Wedding Film School

The last thing that I send to a couple before their wedding is a shooting schedule.  This PDF makes sure that our team and the couple understand when, where and what we will be doing the day of the wedding.  It ensures that we will be on time and will arrive at the correct locations.  Most importantly though, it will illustrate and solidify an expectations of the day.  It helps to keep you from hearing these kinds of things:

“You barely got any of my guests arriving to the ceremony location.  Where were you?”

“The reception location isn’t in that town, you must have gotten your GPS address wrong.”

“Why are you leaving so early?  My cake is going to be cut in a couple minutes?”

“We wanted you to shoot the reception being set up, why didn’t you shoot any of that?”

“The guys aren’t even going to be getting ready for another hour, you don’t need to be up here.”

“You should have had your second shooter with my fiancé as he was getting ready, I don’t need two people filming me getting ready.”

“You should have stayed at the photo session longer, we had an awesome last location that you didn’t film at.”

“If you had one of the bridesmaid’s cell numbers you could have gotten a hold of us.”

A collection of the best advice, tips and tricks from experienced veterans and leaders in the wedding cinema industry

Different companies use methods that work best for them.  I’m not saying this version is the best way to serve the function of a shooting schedule but rather an example of one such method.  If you have a different way of communicating the schedule and expectations of a wedding shoot to your clients, please feel free to discuss and share.  We’d love to hear what you think.  Thank you for taking the time to check out this post and our website!

I recently purchased a subscription to use , an online studio manager for creative professionals.  There was a small learning curve but once I powered through their helpful tutorials and screencasts, I was well on my way to fully adopting the program into my workflow.  One of the most helpful features that I didn’t even think about before using this program was the “workflow”, which made me itemize each part of the process of a wedding job.  It made me break down the entire process into groups and then make steps in order to accomplish these “phases”.  The program is cloud based and is costing me about $25/m which is totally reasonable compared to ‘s $40/m subscription cost.

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The image above is my current workflow for.  It’s what is working for me know and I’m sure it’s going to change as I learn better ways to meet my client’s needs.  Here are some reasons this is helpful to me:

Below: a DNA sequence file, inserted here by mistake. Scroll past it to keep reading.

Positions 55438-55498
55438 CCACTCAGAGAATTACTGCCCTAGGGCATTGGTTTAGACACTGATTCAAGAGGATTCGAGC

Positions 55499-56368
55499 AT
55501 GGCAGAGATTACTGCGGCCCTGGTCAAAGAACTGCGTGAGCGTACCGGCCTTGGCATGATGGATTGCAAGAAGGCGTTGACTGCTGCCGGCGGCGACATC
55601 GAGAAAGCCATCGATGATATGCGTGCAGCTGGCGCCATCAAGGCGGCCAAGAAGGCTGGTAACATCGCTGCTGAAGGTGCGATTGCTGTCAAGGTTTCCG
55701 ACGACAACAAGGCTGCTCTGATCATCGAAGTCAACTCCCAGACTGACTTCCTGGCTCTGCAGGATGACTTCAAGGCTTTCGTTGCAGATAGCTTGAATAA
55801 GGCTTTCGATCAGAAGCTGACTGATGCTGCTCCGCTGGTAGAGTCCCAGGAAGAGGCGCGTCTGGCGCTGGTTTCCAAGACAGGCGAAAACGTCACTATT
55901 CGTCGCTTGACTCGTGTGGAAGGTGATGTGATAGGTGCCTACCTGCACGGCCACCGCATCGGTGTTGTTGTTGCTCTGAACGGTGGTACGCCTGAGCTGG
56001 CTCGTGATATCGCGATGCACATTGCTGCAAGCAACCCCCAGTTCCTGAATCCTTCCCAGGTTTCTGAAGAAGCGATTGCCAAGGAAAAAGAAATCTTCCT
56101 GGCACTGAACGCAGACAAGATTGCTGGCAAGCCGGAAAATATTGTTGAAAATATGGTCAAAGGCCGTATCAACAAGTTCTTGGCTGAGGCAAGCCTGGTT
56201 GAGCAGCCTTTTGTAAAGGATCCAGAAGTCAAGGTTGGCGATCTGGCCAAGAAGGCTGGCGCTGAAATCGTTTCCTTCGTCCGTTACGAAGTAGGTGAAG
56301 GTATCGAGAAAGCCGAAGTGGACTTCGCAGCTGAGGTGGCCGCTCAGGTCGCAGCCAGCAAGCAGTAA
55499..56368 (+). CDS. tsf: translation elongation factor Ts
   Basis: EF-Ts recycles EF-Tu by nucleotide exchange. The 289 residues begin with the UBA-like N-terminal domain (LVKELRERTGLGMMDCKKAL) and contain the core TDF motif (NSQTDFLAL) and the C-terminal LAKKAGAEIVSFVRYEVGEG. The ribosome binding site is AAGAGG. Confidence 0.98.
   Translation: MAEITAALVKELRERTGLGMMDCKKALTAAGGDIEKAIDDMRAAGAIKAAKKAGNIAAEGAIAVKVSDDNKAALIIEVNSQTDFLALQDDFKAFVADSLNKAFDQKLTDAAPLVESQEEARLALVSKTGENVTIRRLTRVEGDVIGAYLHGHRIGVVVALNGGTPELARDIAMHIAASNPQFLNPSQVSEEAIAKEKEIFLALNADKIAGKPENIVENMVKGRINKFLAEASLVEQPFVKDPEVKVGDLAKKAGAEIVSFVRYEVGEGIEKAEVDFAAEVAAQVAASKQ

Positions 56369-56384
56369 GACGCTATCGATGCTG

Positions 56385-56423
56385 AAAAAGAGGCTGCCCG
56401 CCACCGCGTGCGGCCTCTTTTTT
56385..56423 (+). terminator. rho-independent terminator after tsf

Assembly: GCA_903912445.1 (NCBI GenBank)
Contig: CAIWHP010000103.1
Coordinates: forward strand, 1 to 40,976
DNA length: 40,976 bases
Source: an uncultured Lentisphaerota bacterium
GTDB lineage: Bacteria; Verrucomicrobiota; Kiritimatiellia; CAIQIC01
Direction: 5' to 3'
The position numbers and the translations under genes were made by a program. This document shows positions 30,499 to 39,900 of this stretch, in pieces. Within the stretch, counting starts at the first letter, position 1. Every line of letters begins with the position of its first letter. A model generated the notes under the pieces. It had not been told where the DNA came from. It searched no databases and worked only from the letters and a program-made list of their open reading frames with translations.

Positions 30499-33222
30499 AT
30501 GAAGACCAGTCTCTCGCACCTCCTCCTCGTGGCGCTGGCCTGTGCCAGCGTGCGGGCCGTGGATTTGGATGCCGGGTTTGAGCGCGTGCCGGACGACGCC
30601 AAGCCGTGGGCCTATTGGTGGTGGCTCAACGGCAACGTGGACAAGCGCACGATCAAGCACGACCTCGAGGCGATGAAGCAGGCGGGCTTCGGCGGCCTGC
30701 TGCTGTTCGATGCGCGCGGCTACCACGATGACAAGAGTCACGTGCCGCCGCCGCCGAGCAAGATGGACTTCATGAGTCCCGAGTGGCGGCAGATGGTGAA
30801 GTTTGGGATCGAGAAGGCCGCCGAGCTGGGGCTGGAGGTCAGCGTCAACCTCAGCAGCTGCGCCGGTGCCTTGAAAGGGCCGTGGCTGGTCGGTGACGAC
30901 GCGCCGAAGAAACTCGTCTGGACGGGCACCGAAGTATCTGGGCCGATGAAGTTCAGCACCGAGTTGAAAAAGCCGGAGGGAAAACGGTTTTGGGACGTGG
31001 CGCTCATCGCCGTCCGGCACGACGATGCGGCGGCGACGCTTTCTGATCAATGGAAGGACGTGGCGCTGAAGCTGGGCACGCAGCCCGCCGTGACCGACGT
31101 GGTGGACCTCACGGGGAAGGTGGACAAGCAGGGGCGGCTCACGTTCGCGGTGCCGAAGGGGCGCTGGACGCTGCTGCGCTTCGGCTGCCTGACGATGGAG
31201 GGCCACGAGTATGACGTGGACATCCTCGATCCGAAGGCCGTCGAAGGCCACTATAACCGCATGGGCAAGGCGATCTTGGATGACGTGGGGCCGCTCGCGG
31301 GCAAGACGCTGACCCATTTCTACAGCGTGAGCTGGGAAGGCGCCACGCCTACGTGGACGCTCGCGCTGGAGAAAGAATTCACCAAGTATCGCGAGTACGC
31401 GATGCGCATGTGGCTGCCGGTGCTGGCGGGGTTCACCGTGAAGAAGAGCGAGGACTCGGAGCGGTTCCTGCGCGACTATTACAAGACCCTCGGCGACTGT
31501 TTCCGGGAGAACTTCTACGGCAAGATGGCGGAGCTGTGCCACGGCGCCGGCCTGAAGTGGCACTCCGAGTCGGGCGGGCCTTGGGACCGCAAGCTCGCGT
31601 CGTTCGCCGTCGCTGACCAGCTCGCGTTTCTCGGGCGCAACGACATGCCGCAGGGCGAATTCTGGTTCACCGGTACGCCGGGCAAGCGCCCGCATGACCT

1. Organizes the Entire Process:

Breaking the entire life of a wedding from client sales to completion made me think about every little step that goes into these different phases.  You’d be amazed at how many steps there actually are in the entire process.

  1. Communicates to your Team:

If you operate your business with a team and need to delegate tasks to editors, studio managers or interns, this is a great tool to help them stay organized.  This is a helpful tool for them to check back with to make sure they are on track.  Make sure you go over it with them and let them make any suggestions.  This is a document that will evolve over time so make sure it’s possible to make good amendments.

  1. Keeps you on Schedule:

Along with each task you can add a schedule for when it should be completed.  This helps you keep on track as far as when things need to be done.  One thing that I found to be a great addition is to make red, yellow or green colors next to each task.  I make the more relaxed green items, tasks that don’t need to be completed right away.  More editing type tasks are colored red which means I need to focus on them and make sure they hit deadlines.  Some people make colors into categories for items but I found that to be not as helpful.

A video review of the Rode Videomic Pro Shotgun Microphone. This review consists of a list of pros and cons, application for shooting wedding films and a noise floor and overall sound quality comparison.  Shot and editted by Kraig Adams of www.kadamsmedia.net

Taky also has this helpful advice: 

  1. You didn’t mention the high pass switch. That’s the third position on the on/off switch. It is very useful particular recording in windy situation. It also eliminates any.bumping boom sound recorded.
  2. One good characteristic of any shotgun mic is, it rejects side noise and rear noise. It picks up sound in one direction. Thus it is good for recording dialog. it is mono. Compared to any stereo mic, shotgun mic has lower sound fidelity. If recording ambience sound or concert, stereo mic is better.

his article is meant for you to check out what I do when trying to send out some information to interested couples.  I must mention that to keep up with changes and different plans of packaging, I fix my packet quite frequently.  Make sure to set up a process or use the tools at your disposal in the way that makes sense to you, every business and way of shooting/managing is different.

I like using this five-page PDF because it lets me show my style in a visually organized way.  This packet helps to educate the couple on not only my style of shooting but wedding cinematography in general.  It’s best to assume that the couple doesn’t know exactly what they should be looking for in a wedding cinema company, this is usually the first time they’re shopping around.  I’m not saying that the couple is stupid in any way but just to make sure that you supply all of the information that they might need.  Make the info easily available and fun to look through.

Open Sea Studios, a NYC-based commercial video production company and Kadams Media, a national cinematic wedding filmmaking studio are currently working on a show in development called “Shooting The Bride”.